David Cameron, Mr Osborne, and Nick Clegg appear to believe in something called “crowding out”. This is the view that for every extra pound the government spends, the private sector spends one pound less.  Jobs created by stimulus spending are jobs lost by the decline of private spending. Any stimulus to revive the economy is doubly damned: not only does it fail to stimulate, but, because government spending is less efficient than private, it reduces the economy’s longer term recovery potential.

Applied to the deficit, the “crowding out” thesis takes two forms. The first is “Ricardian equivalence’’. Government borrowing is simply deferred taxation, because it produces no revenue to pay for it. Households save more to pay the higher taxes they expect. This means that any extra income created by the deficit will be saved, not spent. Net stimulus: zero.

The other leg of the “crowding out” argument is that government borrowing causes interest rates to rise. There is a fixed lump of saving. The more the government borrows, the more private borrowers will have to pay for their loans.

A refinement of this argument is “psychological crowding out”. In this version it is not a shortage of saving, but a shortage of confidence in the government’s creditworthiness – due to a fear of default – which causes interest rates to rise. Either way the deficit “crowds out” private investment. Net stimulus: zero.

The supposed implication of this type of argument is that in the short-run the deficit can do no good; and that in the slightly longer term it harms the potential for recovery. What the cutters have to believe is that every pound of deficit reduction will be matched by an extra pound of private sector spending.  That is, if the government weren’t spending this money, the private sector would be, and making much better use of it. Mr Osborne’s programme is a beautiful cure for recession, provided there’s no recession to cure!

Keynesians do not deny the possibility of “psychological crowding out”: markets are subject to all kinds of irrational hopes and fears. But what the cutters mean by “crowding out” can normally only happen at full employment.  At full employment, extra public spending obviously subtracts from private spending. But this is not the position we are in today.

What Keynesians say is that when resources are unemployed, government borrowing is not deferred taxation: it brings resources into use that would otherwise be idle, and thus increases the government’s revenues without having to raise taxes. When the government borrows money for which there is no current business use, this increases people’s incomes and therefore the saving needed to finance the borrowing, without interest rates having to rise. And though confidence problems may occur even in an under-employed economy, the probability of the UK government defaulting on its debt is, if not zero, extremely low.

In short, the “crowding out” argument is false.  The problem is not the expansion of the deficit but the shrinkage of the economy. The deficit is the stimulant the economy needs to start growing again: its withdrawal guarantees stagnation or worse.”

With such knowledge, what forgiveness?  Ignorance of the appropriate macro-economic policy thus cannot be the reason for our political leaders adopting a policy of drastic cuts.  The reason for cutting now can only be a desire to reduce the total levels of Government spending to further some ideological agenda, regardless of the deleterious economic and social consequences of the policy.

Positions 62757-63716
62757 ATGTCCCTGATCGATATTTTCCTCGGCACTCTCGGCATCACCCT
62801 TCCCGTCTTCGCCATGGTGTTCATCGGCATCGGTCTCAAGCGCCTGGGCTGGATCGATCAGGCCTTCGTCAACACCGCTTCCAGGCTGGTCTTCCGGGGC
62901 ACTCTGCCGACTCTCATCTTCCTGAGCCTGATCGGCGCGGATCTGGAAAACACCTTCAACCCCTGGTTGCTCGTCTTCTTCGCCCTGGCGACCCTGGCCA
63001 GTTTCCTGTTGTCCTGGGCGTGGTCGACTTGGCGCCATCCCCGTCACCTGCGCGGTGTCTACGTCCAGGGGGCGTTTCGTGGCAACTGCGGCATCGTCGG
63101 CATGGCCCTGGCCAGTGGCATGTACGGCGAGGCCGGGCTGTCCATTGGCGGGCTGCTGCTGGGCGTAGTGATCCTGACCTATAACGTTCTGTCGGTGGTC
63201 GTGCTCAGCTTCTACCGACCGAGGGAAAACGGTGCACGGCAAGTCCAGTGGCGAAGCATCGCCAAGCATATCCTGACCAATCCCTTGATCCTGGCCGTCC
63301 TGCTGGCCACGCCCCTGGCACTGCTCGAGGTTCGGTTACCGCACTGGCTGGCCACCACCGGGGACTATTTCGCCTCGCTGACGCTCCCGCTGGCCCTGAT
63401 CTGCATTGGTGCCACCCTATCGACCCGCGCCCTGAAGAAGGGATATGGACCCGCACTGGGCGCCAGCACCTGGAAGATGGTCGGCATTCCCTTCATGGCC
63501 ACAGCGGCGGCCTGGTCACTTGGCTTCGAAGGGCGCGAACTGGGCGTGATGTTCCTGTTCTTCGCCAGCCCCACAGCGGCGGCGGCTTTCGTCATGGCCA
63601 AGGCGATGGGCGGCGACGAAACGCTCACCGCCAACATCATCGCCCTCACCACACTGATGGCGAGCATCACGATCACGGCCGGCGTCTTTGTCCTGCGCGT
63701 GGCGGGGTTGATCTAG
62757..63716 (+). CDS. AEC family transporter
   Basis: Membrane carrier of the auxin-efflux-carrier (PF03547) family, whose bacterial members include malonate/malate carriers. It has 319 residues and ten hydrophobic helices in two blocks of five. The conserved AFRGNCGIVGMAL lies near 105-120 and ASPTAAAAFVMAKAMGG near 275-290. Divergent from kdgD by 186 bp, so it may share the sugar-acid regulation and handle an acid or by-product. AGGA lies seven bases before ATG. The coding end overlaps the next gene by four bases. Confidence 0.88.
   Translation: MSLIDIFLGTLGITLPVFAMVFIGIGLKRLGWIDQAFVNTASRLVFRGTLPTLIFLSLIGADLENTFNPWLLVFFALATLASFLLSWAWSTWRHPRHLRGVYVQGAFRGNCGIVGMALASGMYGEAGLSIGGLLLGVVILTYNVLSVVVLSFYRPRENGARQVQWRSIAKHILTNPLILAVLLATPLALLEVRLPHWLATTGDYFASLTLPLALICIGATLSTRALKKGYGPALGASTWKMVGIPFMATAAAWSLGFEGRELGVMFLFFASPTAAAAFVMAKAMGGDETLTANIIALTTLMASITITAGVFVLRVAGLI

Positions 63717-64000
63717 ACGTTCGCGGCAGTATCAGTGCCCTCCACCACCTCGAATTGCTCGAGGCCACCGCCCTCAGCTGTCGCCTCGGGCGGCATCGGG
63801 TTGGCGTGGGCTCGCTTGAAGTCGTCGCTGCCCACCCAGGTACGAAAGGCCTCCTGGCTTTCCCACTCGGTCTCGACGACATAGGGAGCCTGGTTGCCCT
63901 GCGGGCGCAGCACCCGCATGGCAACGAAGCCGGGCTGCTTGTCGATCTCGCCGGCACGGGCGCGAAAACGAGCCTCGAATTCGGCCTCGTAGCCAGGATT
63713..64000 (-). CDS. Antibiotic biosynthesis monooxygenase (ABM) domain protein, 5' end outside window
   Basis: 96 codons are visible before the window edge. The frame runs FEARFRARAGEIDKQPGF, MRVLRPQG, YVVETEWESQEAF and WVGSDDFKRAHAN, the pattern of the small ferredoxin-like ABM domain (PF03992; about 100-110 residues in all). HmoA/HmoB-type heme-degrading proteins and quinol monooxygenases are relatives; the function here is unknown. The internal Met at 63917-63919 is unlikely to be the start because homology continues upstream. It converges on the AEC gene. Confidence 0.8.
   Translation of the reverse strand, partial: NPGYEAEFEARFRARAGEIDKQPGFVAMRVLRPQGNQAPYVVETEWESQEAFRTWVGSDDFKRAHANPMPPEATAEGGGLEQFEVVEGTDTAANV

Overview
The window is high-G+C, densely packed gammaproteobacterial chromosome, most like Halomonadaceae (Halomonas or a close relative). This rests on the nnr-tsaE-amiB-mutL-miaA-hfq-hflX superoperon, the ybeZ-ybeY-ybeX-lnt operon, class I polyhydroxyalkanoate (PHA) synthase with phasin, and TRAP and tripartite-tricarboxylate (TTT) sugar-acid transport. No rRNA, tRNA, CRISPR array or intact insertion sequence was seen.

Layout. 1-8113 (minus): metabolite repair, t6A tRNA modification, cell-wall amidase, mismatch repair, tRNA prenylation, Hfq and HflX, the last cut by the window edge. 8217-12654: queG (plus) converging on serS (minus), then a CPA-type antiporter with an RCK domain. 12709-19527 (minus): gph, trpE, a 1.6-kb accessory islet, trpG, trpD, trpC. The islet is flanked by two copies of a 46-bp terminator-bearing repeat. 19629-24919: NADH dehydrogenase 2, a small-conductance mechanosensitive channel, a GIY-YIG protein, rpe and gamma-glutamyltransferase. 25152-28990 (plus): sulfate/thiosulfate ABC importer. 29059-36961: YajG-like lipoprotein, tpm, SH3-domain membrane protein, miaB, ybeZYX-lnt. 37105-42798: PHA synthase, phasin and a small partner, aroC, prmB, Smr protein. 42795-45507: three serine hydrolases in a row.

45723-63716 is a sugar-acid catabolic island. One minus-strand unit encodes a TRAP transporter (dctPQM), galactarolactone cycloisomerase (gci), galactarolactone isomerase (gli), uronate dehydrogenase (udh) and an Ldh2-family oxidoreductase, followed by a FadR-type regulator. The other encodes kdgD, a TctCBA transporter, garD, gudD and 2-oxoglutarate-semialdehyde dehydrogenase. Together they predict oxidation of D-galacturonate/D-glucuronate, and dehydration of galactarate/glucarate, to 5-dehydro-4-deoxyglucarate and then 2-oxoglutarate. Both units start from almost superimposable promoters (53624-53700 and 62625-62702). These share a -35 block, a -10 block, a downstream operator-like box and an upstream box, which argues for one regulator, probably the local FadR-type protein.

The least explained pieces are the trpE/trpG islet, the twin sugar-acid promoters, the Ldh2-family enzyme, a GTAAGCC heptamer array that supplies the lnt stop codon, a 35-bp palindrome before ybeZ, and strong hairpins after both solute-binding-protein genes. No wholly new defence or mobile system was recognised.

In Britain, the Conservative and Unionist Party has prepared for this ideological moment for some time, despite appearances to the contrary.  In the period leading up to the June 2010 election, the Conservative party was awash with funds.  The party paid to place enormous campaign posters in central Liverpool, in the constituency of Liverpool Riverside, a constituency that has been held by the Labour Party since the constituency’s creation in 1983.  Liverpool Riverside was formed from constituencies which had been held by Labour since 1964 (Liverpool Toxteth, although for 2 years its MP was a Social Democrat), 1945 (Liverpool Exchange), and 1929 (Liverpool Scotland, before which it was held from 1885 by prominent Irish Nationalist, TP (aka “Tay Pay”) O’Connor).  In the election of June 2010, the Labour MP, Louise Ellman actually increased her share of the vote to 59%, and the Conservatives placed 3rd, with a mere 11% of the vote.   In other words, parts of Liverpool Riverside have not voted for the Conservative Party for more than 125 years, almost back to the time when the Party actively prevented Jewish emancipation.

Why would the Conservative and Unionist party waste large sums of money on campaign posters in a constituency it would never win?  The answer is in the content of the posters:  The posters were billboard size and showed a picture of Gordon Brown’s head with a slogan blaming him for increasing the national debt massively.   What they did not do was thank Brown for steering the economy successfully through the worst recession for 80 years, nor for saving millions from unemployment, nor for leading the G20 nations in policies to ensure the world did not suffer worse, nor for leading global efforts to re-regulate the financial sector to prevent a repeat of the events leading to the crash.   With such posters, the ground was being prepared for a push for austerity, even months before the election, and despite the warm and fuzzy noises of the Conservative leadership during the campaign itself.